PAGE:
Most other showrunners would respond to that kind of audience by toning down on the surrealism to bring the viewers back. But Lynch was not like most showrunners, and indeed, is not like most human beings in general. The season finale brought even more questions than answers, and is one of the most batshit insane episodes of television you are likely to ever watch. Agent Dale Cooper delves headfirst into the Black Lodge, the curtain-laden, zigzag-carpeted room where demons manifest themselves, and is chased all around by an endless series of surreal monstrosities and obstacles as spatial geometry reconfigures itself in a manner that causes Coop to travel in circles that lead to different versions of the same room, before finally confronting the demon BOB (who possessed Laura Palmer’s father Leland into murdering her) head-to-head.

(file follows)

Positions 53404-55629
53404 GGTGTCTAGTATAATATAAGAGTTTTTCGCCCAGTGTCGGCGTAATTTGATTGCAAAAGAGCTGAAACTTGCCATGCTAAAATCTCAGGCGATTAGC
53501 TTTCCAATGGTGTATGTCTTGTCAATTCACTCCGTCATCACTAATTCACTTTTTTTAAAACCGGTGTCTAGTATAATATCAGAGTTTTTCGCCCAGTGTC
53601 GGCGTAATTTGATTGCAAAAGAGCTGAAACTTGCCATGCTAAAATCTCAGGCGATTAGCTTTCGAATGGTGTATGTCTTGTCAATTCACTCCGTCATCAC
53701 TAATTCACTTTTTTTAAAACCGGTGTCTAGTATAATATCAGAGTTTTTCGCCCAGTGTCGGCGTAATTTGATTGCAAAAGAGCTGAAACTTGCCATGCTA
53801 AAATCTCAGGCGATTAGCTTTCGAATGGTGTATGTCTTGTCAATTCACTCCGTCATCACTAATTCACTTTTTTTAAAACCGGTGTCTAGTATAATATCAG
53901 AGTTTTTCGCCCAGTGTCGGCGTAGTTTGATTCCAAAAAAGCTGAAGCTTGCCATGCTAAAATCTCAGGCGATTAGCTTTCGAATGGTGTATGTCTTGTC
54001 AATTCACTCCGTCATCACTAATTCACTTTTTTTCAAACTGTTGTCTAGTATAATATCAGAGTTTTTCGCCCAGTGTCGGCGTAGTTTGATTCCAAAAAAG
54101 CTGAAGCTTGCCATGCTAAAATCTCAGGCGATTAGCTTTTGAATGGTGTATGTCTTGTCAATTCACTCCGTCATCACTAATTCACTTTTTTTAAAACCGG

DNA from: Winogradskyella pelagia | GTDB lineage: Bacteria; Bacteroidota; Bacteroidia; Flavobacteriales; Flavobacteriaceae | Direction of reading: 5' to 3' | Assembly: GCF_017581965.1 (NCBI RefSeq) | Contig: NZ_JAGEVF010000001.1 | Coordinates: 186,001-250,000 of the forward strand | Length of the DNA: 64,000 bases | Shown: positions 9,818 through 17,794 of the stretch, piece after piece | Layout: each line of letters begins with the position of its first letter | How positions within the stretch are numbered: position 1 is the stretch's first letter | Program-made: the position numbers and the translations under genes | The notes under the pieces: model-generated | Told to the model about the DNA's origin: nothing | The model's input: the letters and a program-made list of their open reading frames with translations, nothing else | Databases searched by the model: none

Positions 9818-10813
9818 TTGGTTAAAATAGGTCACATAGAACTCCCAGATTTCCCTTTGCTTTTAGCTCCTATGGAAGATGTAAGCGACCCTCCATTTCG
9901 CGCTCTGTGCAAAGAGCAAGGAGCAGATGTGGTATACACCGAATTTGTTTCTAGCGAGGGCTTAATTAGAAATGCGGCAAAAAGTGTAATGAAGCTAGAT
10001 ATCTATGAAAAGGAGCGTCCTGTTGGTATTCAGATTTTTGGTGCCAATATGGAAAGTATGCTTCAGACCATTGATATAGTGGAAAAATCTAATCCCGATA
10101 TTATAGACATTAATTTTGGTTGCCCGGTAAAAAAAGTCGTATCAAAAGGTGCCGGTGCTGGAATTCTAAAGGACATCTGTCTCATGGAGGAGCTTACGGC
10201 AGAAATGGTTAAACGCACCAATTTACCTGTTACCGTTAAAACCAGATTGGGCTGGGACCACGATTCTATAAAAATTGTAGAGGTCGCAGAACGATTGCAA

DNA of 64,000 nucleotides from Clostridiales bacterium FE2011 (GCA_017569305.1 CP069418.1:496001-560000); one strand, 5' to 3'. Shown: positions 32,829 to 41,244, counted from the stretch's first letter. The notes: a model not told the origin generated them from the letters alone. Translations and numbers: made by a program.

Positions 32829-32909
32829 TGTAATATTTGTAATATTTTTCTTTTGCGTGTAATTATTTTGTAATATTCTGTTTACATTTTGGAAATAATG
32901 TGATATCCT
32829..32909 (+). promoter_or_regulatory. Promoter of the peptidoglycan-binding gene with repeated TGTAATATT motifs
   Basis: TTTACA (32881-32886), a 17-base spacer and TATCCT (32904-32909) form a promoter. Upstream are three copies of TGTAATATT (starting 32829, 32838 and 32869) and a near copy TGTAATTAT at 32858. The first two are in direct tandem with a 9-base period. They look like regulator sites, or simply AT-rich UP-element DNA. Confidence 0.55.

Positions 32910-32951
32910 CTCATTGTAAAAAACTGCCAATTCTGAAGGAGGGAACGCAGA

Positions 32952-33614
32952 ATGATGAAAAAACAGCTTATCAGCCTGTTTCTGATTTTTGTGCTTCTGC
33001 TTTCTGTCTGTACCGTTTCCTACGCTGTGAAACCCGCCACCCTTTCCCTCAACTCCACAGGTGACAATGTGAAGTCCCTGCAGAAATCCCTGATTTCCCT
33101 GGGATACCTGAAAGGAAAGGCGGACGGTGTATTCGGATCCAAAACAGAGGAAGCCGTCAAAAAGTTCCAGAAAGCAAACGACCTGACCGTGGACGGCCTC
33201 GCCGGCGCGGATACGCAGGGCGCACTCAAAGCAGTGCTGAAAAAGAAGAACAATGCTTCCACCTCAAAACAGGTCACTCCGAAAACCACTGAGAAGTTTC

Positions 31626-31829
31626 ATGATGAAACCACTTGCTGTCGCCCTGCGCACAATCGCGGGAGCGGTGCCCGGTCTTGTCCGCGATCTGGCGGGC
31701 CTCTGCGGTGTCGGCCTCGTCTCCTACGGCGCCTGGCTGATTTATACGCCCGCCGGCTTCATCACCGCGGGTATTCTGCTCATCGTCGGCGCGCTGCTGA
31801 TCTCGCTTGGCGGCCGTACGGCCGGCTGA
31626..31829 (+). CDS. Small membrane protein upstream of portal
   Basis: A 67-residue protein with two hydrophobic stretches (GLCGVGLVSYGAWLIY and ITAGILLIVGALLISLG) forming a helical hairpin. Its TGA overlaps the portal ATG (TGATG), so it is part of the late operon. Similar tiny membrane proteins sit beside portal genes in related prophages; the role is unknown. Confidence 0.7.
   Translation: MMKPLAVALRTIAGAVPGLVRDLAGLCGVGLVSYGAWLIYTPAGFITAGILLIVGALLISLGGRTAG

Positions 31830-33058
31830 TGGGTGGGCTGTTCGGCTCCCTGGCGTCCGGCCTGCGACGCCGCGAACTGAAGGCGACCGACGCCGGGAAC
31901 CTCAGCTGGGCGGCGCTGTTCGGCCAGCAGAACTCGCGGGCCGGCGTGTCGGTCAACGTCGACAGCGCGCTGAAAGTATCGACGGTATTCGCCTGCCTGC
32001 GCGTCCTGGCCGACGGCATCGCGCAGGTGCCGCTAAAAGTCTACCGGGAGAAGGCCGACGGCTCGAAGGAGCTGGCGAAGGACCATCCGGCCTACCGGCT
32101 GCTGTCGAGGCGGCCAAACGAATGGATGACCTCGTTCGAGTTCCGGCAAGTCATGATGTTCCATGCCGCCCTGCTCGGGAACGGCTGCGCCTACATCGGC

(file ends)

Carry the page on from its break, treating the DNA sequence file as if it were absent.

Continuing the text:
After that, the final moments of Twin Peaks showed Dale Cooper waking back up in the real world, only for the audience to discover that Cooper himself has lost the battle, and now BOB has possessed him as well. The show ends with Coop banging his head against the mirror to see BOB’s reflection instead of his own, right before it fades to black. Lynch and the producers hoped that this cliffhanger would bait audiences into wanting to know what would happen next, thus demanding a third season. But the ratings and audience consensus said otherwise, and the show was canceled in 1991.